Date of Award


Degree Type


Degree Name

Master of Science (MS)


Earth Sciences


Sam Tuttle


Remote Sensing;Snowmelt


Snowmelt is a critical component of hydrologic processes in mountainous and seasonally cold regions. As such, monitoring and understanding regional snowmelt patterns and fluctuations is a crucial aspect of water resource management. While ground-based snow monitoring stations can provide continuous data on melting processes, they are cost-prohibitive for dense coverage at regional to global scales. Satellites, however, can provide global data on weekly to twice daily time scales. Previous studies have found that passive microwave (PMW) remote sensing data from satellites with twice daily observations can be used to detect onset of snowmelt using changes in brightness temperature (a measure of emitted radiation) from day to night, known as the diurnal amplitude variation (DAV). This study first evaluates the accuracy of an enhanced DAV method developed by Tuttle & Jacobs (2019) in a heterogenous environment consisting of forest and cropland by comparing satellite detected melt events to detailed ground snow observations collected at Sleeper’s River Research Watershed, VT between 2021-2023. Using lessons learned, the analysis is extended to over 500 snow stations located throughout the western US and Canada, using daily SWE and snow depth data from 2002-2011. This study aims to fill gaps in 1) evaluating PMW melt detection techniques using detailed observations of the snowpack energy state, and 2) assessing their performance in mid-latitude regions and a variety of different terrains/climates. I find that snow surface temperature observations are more valuable than other tested methods for validation of melt events detected using PMW observations. I also find that, in accordance with previous studies, PMW melt detection methods are likely most sensitive to liquid water at the surface of the snowpack, making them more useful for detecting midwinter surface melt and the onset of the spring melt period, rather than hydrologically significant releases of snowmelt.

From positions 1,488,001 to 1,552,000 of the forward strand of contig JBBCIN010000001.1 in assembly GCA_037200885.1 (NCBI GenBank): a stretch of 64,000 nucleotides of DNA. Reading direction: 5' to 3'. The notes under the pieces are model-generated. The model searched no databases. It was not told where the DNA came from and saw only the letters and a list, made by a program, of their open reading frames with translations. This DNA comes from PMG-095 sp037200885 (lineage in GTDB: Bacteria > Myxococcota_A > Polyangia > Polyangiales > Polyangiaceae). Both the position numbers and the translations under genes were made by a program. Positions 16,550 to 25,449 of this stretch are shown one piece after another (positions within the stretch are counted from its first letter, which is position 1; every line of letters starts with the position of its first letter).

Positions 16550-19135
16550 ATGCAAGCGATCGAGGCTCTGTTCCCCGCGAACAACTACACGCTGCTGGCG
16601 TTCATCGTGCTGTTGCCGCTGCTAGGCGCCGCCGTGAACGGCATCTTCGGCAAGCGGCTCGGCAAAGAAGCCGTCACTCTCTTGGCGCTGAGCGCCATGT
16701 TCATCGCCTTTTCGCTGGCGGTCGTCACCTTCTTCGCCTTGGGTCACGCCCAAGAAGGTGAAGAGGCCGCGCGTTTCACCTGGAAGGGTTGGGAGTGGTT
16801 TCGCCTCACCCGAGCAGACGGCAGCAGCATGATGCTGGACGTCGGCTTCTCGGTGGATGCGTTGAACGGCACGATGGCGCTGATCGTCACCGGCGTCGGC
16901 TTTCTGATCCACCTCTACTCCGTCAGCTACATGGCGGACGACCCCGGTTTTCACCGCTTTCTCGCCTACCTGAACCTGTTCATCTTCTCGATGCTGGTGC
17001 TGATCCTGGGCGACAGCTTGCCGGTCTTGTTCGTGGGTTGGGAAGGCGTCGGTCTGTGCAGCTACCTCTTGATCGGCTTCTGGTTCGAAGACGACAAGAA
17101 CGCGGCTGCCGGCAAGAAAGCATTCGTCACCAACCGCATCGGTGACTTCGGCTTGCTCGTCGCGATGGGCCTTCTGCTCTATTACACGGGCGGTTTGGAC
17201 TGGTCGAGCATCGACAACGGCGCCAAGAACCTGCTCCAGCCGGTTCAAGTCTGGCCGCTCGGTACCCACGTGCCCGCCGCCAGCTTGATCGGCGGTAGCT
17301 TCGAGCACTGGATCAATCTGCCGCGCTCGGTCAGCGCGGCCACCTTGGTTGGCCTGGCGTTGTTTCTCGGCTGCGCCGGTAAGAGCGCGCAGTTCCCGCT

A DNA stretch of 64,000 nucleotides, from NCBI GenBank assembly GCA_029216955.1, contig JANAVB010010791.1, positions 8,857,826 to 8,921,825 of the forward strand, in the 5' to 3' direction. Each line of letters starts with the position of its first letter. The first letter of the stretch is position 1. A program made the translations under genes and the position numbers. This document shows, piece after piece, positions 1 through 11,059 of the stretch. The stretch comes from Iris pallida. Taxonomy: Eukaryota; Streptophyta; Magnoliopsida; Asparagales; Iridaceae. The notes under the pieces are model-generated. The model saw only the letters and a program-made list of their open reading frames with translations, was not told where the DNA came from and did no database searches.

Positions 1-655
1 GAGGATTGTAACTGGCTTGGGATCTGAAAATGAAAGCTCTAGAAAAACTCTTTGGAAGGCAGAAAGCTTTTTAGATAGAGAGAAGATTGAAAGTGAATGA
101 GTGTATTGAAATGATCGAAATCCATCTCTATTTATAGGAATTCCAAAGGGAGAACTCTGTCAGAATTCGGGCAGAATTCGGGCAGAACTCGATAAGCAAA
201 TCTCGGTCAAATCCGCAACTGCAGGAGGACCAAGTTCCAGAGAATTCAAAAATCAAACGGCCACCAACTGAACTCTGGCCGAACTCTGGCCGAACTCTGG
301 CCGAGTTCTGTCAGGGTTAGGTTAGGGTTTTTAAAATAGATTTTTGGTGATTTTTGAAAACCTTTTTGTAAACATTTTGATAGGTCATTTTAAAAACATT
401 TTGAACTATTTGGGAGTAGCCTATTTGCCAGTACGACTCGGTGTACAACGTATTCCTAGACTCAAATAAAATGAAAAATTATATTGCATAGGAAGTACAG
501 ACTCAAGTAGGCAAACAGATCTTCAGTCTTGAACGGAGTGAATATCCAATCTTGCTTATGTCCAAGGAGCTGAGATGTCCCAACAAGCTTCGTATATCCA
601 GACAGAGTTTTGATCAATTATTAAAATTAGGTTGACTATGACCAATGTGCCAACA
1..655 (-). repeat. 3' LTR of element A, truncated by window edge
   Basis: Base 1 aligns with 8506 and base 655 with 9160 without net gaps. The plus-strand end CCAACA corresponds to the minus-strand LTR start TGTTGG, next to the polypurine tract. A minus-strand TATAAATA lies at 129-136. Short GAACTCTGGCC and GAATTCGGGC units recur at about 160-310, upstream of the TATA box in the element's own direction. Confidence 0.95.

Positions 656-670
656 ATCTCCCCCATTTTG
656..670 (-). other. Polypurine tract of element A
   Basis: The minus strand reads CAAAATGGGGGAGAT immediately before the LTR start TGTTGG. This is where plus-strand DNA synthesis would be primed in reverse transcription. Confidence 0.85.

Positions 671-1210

Open Access



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